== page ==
As parents, here’s what I suggest you must do initially, before contemplating on any medications:
*Talk to the child. The first step for the parents of a child who wets the bed is to establish a bedtime routine. Make sure that the pat to the bathroom is well-enough lit and that the child knows that he or she has permission to get up during the night to go.
*Make practice runs. A few children will respond to this technique: when the child is first put to bed, he should pretend that his bladder is getting fuller and fuller until it is about to burst. Then have him run to the bathroom and void. When the child returns to bed, he should tell himself, “I am absolutely not going to wet the bed tonight. I am going to get up and go to the bathroom.”
*Alarm method. A bed-wetting alarm is helpful for about 70% of children. A child wears a pouch that is attached to his underwear. When the pouch gets wet, the alarm sounds and wakes the child. This method doesn’t stop a child from wetting, but after a while, it can train the brain to associate a full bladder with waking up.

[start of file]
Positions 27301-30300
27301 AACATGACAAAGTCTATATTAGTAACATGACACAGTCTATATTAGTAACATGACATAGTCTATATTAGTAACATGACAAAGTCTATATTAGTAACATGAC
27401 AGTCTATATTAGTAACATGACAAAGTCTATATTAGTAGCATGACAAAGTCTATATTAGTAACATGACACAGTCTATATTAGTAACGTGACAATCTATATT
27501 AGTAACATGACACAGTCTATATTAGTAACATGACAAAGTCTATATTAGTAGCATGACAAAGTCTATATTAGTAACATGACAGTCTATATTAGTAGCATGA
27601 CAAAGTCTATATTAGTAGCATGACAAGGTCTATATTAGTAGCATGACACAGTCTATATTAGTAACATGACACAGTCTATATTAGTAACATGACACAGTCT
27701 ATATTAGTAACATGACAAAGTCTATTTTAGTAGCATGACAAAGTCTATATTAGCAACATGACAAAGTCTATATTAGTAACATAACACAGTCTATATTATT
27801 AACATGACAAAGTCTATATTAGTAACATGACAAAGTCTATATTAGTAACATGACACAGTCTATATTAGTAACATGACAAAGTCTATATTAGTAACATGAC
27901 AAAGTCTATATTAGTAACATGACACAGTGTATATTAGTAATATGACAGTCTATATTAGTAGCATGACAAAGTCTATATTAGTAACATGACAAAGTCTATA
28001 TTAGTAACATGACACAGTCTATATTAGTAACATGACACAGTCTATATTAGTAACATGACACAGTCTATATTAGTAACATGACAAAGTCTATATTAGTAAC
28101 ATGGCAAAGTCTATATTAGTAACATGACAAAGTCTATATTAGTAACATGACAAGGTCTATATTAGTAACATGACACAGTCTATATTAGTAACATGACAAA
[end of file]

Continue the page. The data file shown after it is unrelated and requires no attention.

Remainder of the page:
One problem with using a bed-wetting alarm is that sometimes, children sleep right
through it, which means that parents need to listen for it.
*Drug treatment. A commonly prescribed drugs is Imipramine, an antidepressant. Its is effective for about 50% of patients. We don’t know why it works, but it has some properties for relaxing the bladder and tightening the sphincter muscle. However, it has a small therapeutic window, and it is easy to overdose.
I hope this helps.
cheers as always,
Rowell Bulan M.D.
Your Guide To HomeHealth Care
FAQs on bed-wetting as answered by Steven Friedman MD – Pediatrician